My mom is in Israel for a visit and we decided to meet in Jerusalem. The first stop, of course, was the kotel. On the way in, I pointed out where I asked my wife to marry me. We separated, she to the women's section, me to mine. As I passed the tefillin stand, the normal thought went through my mind; I am religious so I don't need that. Another voice in my head laughed scornfully, telling me that I am a fake and not as religious as I want people to think I am. Ouch! So I stopped and put on tefillin, so tired that I put on the head tefillin first, in my rush to get it over with. Then I remembered when I first brought my parents to the kotel. It was their first time in Israel and they were excited. At one point, I left my father, of blessed memory, alone adn went off to pray by myself. A little while later, he walked up to me, strangely excited. "Guess what I did!" He sounded like a teen who had just done....I dunno, whatever teens get excited about. That was the kind of breathless look he had when he said, "I just put on tefillin for the first time since my bar mitzva."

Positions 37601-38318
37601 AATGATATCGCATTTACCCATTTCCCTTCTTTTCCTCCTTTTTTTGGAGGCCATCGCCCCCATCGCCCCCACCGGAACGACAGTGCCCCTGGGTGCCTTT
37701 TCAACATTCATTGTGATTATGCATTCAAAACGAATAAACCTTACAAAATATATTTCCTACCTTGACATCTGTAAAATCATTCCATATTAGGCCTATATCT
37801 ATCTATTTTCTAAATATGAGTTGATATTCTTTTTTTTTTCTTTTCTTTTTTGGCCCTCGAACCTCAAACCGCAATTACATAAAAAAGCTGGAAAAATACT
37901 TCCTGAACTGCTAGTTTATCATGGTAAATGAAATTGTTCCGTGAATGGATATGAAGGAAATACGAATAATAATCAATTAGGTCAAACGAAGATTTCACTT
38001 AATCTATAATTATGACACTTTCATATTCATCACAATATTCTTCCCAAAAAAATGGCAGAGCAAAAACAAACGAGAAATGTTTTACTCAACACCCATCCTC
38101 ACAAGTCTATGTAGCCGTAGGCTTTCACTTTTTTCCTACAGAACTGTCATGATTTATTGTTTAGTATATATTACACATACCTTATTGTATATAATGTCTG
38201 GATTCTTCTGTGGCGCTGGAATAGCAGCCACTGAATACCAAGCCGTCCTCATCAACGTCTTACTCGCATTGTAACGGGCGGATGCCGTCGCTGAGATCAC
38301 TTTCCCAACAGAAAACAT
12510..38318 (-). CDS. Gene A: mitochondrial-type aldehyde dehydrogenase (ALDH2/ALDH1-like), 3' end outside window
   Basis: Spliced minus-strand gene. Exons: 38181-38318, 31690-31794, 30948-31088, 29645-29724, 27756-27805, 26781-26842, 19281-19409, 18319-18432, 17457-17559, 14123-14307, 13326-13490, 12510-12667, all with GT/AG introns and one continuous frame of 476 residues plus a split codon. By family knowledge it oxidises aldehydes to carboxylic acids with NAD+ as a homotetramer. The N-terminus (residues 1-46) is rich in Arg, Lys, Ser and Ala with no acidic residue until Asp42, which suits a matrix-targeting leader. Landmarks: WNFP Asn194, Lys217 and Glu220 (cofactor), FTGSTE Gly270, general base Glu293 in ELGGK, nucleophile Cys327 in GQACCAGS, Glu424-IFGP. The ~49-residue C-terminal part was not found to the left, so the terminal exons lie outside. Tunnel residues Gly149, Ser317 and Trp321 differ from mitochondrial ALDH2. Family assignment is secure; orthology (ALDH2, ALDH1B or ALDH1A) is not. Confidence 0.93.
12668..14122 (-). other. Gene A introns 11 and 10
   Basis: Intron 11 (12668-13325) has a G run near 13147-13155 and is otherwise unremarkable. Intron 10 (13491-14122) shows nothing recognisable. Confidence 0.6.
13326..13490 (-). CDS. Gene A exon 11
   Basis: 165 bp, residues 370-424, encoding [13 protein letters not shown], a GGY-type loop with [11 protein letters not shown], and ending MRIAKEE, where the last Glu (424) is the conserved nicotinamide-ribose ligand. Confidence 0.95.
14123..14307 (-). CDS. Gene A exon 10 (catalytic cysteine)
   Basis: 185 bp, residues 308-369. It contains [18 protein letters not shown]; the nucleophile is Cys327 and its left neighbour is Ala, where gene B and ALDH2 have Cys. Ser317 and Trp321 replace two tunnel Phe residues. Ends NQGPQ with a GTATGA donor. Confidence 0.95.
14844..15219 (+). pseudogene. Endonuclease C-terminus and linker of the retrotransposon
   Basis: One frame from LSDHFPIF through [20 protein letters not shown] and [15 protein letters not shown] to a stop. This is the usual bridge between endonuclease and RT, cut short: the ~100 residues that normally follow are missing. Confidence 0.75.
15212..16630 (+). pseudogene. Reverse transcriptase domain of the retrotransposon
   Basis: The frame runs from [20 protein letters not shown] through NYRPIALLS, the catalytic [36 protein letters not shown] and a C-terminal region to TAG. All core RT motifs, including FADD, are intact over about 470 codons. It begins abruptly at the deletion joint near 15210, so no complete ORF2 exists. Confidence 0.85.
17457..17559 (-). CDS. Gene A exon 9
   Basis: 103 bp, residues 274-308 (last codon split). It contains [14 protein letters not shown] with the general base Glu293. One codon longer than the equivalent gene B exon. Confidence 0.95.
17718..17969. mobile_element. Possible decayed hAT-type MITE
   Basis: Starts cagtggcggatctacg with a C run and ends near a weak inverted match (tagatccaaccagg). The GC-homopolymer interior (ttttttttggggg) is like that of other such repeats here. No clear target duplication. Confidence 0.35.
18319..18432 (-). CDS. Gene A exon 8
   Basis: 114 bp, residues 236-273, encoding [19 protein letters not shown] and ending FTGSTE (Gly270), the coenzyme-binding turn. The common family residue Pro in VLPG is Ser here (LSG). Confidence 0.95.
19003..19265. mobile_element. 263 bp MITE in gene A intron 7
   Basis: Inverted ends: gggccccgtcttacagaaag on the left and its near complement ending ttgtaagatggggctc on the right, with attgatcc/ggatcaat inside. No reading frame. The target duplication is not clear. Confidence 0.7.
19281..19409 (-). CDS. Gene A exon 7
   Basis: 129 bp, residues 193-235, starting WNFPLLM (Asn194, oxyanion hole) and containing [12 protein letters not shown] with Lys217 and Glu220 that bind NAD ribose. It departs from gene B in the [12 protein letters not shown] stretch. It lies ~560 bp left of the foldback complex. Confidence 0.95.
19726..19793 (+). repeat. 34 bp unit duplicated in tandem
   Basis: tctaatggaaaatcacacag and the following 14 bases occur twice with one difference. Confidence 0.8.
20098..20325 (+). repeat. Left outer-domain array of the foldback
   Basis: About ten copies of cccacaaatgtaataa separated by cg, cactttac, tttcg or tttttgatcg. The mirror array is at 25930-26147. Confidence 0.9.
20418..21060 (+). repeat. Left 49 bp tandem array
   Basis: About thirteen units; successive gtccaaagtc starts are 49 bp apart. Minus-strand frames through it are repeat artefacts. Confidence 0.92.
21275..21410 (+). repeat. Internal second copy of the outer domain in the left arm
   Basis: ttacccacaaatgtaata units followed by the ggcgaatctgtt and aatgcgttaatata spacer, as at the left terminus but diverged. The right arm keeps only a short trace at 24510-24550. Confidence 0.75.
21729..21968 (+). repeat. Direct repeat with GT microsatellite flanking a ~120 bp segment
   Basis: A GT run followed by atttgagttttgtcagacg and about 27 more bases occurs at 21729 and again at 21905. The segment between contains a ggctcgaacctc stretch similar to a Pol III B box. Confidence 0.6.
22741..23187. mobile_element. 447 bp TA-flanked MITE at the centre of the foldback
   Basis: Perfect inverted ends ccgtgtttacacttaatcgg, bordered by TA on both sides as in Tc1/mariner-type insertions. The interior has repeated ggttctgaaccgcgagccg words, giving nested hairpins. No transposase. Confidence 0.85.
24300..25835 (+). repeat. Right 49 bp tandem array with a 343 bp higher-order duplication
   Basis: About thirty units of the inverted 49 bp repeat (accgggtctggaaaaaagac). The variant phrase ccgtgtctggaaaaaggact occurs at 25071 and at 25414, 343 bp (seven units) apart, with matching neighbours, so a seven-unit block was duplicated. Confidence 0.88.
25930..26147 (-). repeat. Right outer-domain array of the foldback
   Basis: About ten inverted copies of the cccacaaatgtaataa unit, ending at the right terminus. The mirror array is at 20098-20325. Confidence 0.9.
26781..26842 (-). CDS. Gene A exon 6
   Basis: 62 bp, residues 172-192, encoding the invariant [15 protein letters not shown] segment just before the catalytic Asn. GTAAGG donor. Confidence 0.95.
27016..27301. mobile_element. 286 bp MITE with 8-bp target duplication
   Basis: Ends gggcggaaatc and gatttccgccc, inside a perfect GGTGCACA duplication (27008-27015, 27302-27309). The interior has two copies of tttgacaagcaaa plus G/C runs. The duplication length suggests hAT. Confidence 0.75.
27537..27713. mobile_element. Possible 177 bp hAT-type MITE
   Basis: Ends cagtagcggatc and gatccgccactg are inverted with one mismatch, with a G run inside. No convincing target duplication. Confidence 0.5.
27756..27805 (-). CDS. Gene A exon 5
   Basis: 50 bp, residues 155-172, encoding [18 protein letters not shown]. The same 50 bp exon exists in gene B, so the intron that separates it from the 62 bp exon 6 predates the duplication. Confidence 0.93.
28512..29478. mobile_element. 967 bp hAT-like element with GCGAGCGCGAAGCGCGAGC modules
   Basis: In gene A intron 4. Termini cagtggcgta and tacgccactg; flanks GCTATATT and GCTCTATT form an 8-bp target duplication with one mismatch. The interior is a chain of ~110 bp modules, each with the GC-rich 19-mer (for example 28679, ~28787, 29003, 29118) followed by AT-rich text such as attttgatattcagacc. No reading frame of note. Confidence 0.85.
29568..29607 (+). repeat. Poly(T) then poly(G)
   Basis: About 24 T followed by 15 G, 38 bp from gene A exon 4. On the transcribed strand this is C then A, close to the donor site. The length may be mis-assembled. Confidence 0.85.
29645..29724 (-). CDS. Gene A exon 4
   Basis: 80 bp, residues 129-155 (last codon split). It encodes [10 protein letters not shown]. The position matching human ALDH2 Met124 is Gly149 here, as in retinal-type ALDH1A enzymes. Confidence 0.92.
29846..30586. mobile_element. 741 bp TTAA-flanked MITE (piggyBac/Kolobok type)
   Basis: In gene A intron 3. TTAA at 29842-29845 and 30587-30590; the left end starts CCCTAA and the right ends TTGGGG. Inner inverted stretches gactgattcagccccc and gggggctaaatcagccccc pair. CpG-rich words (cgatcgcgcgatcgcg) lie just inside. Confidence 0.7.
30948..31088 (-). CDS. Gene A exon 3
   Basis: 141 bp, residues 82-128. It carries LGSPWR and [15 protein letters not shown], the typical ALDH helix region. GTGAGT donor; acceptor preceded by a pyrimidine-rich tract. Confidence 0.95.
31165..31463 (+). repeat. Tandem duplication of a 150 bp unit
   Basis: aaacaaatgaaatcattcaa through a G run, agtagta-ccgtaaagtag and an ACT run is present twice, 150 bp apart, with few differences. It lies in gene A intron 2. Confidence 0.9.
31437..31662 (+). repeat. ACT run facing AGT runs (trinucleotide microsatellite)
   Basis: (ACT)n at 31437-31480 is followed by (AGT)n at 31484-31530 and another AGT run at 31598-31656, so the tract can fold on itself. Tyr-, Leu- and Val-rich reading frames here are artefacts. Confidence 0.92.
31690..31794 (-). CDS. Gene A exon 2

So, now, here I am, with my mom, wondering while I wind up the tefillin if I am the same age as my dad was when I first brought him here. And I remember him excited and full of life , while I stand here feeling half-dead, weighed down with bills and broken expectations. It's not all that bad. Maybe I'm only one coffee away from redemption. I know that I still have that spark glowing, waiting for just a little traction, a reality with a tiny bit less disappointment. It is there, hidden in the memory of my father's smiling face.
And immediately I think of my children.
beautiful... so many moments that birth moments. Thanks for being one thats open to the pain those thoughts "what do you mean i'm religious" and "here i am broken down with bills" and for walking through them to reveal the cup of coffee on the other side :)
Post a Comment